The Committal Service began at 4pm, and alongside His Majesty The King and Members of the Royal Family, the congregation was made up of past and present members of The Queen’s Household, including from the private estates. Also in attendance were Governors General and Realm Prime Ministers. You can read the Order of Service here.
The Reading given by the Dean of Windsor, Revelation 21, verses 1-7, was also read at the Funerals of The Queen’s grandparents, King George V in 1936 and Queen Mary in 1953, and Her Majesty’s father King George VI in 1952.
The Service was conducted by the Dean of Windsor, with prayers said by the Rector of Sandringham, the Minister of Crathie Kirk and the Chaplain of Windsor Great Park. The Choir of St George’s Chapel sang during the Service.
Much of the music at the Committal Service has been composed by Sir William Harris, who served as the Organist at St George’s Chapel between 1933 and 1961, for much of The Queen’s childhood. The young Princess Elizabeth would often visit the Organ Loft to watch Sir William play, and it is believed he taught her to play the piano.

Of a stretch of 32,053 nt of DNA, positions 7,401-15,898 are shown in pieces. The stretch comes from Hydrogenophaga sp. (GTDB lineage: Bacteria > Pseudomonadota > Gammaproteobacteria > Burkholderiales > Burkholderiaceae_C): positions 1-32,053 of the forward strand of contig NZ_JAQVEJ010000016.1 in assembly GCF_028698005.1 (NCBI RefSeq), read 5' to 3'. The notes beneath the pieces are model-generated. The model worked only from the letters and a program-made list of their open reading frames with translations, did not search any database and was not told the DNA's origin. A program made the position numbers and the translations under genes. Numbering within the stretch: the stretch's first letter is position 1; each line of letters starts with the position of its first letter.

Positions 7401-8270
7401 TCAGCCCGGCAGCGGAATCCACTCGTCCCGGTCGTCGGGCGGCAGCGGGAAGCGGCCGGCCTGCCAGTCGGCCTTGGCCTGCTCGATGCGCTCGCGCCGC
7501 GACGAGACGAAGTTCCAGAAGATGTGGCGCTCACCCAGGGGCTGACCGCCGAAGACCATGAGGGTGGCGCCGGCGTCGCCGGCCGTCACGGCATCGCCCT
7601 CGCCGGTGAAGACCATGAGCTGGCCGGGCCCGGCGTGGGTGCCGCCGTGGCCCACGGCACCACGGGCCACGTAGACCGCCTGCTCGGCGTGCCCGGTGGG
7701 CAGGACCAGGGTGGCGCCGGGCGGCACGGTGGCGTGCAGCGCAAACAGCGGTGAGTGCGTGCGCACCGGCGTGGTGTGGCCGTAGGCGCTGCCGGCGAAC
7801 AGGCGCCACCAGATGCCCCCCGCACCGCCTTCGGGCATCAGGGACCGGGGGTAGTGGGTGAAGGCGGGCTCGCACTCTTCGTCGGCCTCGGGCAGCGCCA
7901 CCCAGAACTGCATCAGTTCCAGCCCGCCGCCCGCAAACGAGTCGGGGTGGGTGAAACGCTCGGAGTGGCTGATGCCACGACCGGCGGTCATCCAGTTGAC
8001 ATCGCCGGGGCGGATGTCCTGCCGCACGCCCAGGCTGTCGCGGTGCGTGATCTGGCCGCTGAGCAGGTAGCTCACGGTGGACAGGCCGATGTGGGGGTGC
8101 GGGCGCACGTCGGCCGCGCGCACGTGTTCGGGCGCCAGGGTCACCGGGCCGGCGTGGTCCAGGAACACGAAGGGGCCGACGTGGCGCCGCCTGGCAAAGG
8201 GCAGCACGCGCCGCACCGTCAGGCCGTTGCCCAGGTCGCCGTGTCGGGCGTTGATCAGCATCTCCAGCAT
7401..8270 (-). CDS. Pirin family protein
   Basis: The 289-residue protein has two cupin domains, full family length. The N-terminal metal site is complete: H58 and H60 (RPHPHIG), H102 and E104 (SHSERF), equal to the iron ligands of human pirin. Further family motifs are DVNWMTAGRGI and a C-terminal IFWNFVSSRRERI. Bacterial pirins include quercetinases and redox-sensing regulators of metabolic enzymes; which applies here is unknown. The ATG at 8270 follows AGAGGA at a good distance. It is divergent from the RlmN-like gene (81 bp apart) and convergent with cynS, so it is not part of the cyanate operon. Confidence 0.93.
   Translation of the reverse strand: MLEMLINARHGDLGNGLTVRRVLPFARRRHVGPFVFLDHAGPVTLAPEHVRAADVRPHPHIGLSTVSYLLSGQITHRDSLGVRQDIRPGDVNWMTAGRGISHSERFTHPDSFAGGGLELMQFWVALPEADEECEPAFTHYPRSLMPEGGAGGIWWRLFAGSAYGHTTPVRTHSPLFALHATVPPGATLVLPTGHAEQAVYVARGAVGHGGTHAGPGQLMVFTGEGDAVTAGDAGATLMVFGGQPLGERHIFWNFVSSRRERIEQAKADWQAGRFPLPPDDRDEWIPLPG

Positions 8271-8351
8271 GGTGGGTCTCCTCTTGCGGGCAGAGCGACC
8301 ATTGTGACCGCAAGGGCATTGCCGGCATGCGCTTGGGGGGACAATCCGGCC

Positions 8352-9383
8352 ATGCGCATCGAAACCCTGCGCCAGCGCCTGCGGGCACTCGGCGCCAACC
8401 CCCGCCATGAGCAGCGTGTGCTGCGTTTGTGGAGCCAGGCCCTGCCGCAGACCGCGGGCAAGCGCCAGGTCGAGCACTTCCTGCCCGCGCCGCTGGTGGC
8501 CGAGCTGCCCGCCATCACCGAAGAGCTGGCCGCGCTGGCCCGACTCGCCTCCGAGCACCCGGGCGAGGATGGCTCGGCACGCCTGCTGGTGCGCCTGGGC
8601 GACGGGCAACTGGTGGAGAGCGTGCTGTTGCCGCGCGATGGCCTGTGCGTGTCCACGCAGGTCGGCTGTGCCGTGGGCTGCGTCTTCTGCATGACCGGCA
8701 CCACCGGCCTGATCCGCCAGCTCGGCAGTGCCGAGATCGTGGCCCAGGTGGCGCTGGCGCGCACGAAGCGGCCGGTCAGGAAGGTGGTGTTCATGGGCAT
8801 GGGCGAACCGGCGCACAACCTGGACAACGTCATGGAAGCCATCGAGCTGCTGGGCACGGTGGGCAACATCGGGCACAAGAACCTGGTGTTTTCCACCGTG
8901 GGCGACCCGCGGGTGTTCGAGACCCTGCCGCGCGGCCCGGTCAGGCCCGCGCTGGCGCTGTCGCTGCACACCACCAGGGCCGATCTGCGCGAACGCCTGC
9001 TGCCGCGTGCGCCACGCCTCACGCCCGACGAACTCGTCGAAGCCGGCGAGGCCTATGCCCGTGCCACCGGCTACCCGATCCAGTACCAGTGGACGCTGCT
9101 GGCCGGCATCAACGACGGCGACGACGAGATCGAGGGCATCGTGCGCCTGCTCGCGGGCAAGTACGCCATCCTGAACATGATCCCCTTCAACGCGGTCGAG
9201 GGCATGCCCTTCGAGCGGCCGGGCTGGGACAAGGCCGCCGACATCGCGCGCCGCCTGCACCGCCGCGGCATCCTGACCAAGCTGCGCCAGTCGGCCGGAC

Prior to the final Hymn, the Imperial State Crown, the Orb and the Sceptre were removed from Her Majesty The Queen’s Coffin, and placed on the Altar. At the end of the final Hymn, The King placed The Queen’s Company Camp Colour of the Grenadier Guards on Her Majesty’s Coffin. At the same time, The Lord Chamberlain “broke” his Wand of Office and placed it on the Coffin.
As The Queen’s Coffin was lowered into the Royal Vault, the Dean of Windsor said a Psalm and the Commendation before Garter King of Arms pronounced Her Majesty’s styles and titles. The Sovereign’s Piper played a Lament and The Archbishop of Canterbury pronounced the Blessing. The National Anthem was sung at the conclusion of the Service.
A Private Burial took place in The King George VI Memorial Chapel later that evening, conducted by the Dean of Windsor.
The Queen was buried together with The Duke of Edinburgh, at The King George VI Memorial Chapel.